And worse yet.

        Then-HoR Jim McDermott (D-Wash.) 09/12/1998: “This feels today like we’re taking a step down the road to becoming a political lynch mob […] FIND THE ROPE, FIND THE TREE AND ASK QUESTIONS LATER.”

        Probably taken out of context, right…?

          • Ah, but Joe has apologized, in what may be the most ridiculous way possible:

            “This wasn’t the right word to use and I’m sorry about that. Trump on the other hand chose his words deliberately today in his use of the word lynching and continues to stoke racial divides in this country daily.”

            Yeah, Joe, if we’ve learned one thing in the last three or four years, it’s that Trump chooses his words with extreme care. “Vote for me, I’m even more reckless about the shit I say than Donald Trump!” is an odd campaign strategy.

        • But that’s just another demonstration of how specific words are being restricted by social pressure to certain identity groups. Only blacks can use “nigger” with each other; only women can use “bitch” (or “ho”, as the case may be); Democrats may not be able to use “lynching” anymore or at any time in the past, apparently, but it’s okay because Democrats just goofed up while we all know the articulate and coherent Donald Trump used it with deliberate malice. They get the benefit of the doubt; others do not.

          So who is allowed to use what word, under which circumstances and how long ago in the past without being vilified on social media? Take the case of Gina Rodriguez, star of the now-ended program, “Jane the Virgin” who posted a video of her singing..singing, mind you…a song that used “nigger” in the lyrics and has released more than one apology for doing so.

          Are non-blacks not allowed to sing rap or r&b songs out loud anymore? Even if they are singing the words as written?

          It all ties into this ridiculous concept of cultural appropriation. We have a Presidential candidate who literally appropriated Native American culture for her own benefit for decades. Yet, the social media furies fixate on sombreros worn by gringos.

          The ridiculous article above dissects Halloween costumes that white people (even kids) can’t wear without permission.

          Without permission? From whom?

          If I decide to open a gyro stand, will Jack Marshall’s cred as a Greek-American suffice as permission or will I have to produce Socrates himself to say it’s okay? Do I have to go find a Latinx person to give me permission to watch Speedy Gonzalez cartoons? What if other Latinx persons object anyway? Whose permission trumps whose and how many persons have to give me permission before it becomes acceptable? I have a feeling that, regardless of whose permission I get, the social justice warriors will still rake me over the coals.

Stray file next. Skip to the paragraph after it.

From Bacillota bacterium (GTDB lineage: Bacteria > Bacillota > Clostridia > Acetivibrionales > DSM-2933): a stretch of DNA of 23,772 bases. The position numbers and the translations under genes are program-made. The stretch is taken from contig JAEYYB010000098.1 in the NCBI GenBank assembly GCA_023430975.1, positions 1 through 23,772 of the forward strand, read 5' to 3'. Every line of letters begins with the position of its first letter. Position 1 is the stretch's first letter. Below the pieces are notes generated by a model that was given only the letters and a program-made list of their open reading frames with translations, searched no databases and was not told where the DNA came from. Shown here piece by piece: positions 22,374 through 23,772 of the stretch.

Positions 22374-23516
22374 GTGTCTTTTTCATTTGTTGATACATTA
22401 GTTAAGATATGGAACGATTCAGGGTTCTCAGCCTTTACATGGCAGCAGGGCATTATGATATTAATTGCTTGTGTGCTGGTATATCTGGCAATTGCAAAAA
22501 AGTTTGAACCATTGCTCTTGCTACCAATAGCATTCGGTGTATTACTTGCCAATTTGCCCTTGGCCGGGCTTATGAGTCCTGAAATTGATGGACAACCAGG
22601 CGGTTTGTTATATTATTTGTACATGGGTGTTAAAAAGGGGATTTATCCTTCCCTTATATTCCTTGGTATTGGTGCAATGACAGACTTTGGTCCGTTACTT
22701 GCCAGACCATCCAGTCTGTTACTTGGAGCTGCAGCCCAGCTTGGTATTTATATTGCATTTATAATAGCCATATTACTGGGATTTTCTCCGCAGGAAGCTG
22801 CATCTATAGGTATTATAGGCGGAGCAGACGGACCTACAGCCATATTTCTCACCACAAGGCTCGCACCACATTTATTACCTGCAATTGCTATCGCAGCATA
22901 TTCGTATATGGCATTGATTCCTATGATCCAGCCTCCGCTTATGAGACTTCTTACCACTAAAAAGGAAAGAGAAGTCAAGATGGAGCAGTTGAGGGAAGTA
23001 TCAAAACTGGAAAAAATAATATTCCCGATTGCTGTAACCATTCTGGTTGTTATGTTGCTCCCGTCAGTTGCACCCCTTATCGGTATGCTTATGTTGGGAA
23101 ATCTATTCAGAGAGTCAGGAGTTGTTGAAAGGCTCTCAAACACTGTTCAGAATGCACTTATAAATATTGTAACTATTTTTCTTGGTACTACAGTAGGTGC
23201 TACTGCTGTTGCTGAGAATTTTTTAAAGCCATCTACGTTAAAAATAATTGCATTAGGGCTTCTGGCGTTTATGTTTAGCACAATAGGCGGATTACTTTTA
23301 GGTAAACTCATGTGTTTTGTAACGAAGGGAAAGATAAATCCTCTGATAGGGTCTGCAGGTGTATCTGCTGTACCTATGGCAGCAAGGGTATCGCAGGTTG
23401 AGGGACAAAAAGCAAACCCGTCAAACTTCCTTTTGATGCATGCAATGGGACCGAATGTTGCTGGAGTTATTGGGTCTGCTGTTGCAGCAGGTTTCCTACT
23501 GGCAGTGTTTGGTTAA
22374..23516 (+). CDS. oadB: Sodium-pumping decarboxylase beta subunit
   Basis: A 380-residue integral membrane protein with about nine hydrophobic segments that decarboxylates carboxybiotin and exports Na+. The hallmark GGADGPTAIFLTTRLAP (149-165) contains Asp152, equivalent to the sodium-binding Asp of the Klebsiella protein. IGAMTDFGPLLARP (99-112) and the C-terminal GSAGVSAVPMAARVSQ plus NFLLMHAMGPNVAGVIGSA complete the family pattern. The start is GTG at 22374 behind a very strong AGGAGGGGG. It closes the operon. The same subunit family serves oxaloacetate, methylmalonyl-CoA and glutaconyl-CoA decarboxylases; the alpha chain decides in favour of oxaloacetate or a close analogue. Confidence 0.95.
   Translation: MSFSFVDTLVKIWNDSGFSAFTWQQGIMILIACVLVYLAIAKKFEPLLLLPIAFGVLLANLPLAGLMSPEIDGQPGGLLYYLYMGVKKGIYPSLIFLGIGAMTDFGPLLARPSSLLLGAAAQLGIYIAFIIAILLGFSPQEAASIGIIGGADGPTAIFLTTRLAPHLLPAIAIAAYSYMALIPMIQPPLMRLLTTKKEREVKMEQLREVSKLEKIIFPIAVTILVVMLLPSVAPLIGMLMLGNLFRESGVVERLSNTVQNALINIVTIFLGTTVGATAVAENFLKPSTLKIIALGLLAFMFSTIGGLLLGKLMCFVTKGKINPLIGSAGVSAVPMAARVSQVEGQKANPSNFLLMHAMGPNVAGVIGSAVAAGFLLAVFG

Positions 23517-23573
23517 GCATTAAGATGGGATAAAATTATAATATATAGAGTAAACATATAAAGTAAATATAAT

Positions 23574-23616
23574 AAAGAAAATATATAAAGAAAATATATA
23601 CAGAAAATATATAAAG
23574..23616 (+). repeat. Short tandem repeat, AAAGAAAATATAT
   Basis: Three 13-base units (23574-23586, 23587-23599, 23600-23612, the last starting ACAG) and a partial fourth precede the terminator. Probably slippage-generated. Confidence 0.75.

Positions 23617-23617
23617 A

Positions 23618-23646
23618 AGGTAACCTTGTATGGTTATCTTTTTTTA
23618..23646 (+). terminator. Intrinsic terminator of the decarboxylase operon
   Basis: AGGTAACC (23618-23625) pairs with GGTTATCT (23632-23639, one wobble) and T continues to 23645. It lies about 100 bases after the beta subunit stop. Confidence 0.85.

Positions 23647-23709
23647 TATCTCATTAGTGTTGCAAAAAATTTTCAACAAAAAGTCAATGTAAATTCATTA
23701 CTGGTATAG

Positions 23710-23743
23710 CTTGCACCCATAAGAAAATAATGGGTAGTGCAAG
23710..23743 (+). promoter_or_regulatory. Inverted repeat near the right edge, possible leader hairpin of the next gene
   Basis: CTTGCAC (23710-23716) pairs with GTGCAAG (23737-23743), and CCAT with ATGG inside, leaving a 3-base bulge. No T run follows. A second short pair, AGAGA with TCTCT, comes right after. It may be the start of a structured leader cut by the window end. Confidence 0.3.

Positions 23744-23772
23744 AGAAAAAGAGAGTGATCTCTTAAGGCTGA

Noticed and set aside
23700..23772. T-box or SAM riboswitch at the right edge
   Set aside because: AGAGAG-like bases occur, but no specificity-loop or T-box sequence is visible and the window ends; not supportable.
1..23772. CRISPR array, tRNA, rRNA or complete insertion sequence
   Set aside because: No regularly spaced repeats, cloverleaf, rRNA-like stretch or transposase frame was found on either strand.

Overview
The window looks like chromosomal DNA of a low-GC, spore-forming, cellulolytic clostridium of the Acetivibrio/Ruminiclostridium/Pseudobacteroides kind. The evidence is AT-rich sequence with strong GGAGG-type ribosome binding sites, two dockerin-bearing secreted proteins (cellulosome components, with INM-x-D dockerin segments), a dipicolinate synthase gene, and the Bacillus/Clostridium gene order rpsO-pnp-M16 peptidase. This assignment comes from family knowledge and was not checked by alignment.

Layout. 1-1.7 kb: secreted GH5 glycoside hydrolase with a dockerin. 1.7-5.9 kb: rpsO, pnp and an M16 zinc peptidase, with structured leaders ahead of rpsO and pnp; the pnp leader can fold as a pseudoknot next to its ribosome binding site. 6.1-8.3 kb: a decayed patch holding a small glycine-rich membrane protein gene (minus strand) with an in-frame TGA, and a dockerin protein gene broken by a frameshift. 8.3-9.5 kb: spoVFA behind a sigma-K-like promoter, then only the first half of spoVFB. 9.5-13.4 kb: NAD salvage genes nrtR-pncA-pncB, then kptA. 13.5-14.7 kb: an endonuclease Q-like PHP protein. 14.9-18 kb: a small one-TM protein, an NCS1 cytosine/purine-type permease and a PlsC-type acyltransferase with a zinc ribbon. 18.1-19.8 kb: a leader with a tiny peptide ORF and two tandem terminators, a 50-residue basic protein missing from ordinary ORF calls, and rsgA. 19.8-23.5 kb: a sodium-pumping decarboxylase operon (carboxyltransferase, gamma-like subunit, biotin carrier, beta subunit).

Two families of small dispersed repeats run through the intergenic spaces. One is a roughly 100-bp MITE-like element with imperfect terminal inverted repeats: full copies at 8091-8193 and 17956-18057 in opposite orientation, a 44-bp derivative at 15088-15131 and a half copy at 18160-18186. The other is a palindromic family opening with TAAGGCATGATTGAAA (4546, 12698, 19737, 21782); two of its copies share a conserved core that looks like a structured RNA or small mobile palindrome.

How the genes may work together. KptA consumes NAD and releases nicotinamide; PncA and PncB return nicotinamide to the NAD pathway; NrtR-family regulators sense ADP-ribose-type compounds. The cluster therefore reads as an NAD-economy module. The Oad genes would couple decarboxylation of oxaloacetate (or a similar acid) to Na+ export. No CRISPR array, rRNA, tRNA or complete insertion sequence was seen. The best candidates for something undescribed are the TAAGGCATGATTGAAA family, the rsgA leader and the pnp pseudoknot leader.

Is this really what our country is about now? If so, pass the Hemlock.

      • Actually I thought the lynching term was quite appropriate.

        Accuracy is irrelevant. Trump could have reasonably foreseen that he would be unreasonably attacked for using this term. Providing ready ammo to race baiters in a self-inflicted wound.

  2. I am a bit confused by your call to the MLB and the Nats to make DC a multi-racial baseball town. I have no problem with MLB and the Nats seeking to expand market share through target marketing but the purpose should be to build the franchise’s audience and not based on merely increasing participation by population demographics that are defined by race.

    You said that the team has no African American all stars. Are you suggesting the scouts are focusing on non African American talents or should we consider normalizing all star votes in order to ensure adequate representation reflecting America’s racial demography? Does the need to bring more African American talent to the Nats trump the business element of the ball team?

    Washington DC claims to be the host city to a number of sports franchises from which the DC sports consumer can choose. If one racial demographic group chooses to favor one sport over another with their dollars and attendance that does not make such choices invalid simply because another person’ s preferred sport appears to not have enough of that segment.

    If you want more consumers of X persuasion to show your wokeness you are doing for the wrong reasons and that group will see through such feeble attempts. Winning will bring the fans and yhe commensurate income from those fans.

    • I don’t know what wokeness has to do with any of this. All teams market to their whole community, and the Nationals are doing a particularly crummy job of it, that’s all. Seattle, with a large Asian-American and Japanese-American contingent, has led the way in hiring Japanese and Asian baseball stars, cloely followed by the LA Angels. When baseball returned to D.C., its first manager was Frank Robinson, one of the greatest A-A stars and the first black manager. When I went to Nationals Park recently, I saw as many little people (2) as blacks, other than the ushers. That’s ridiculous.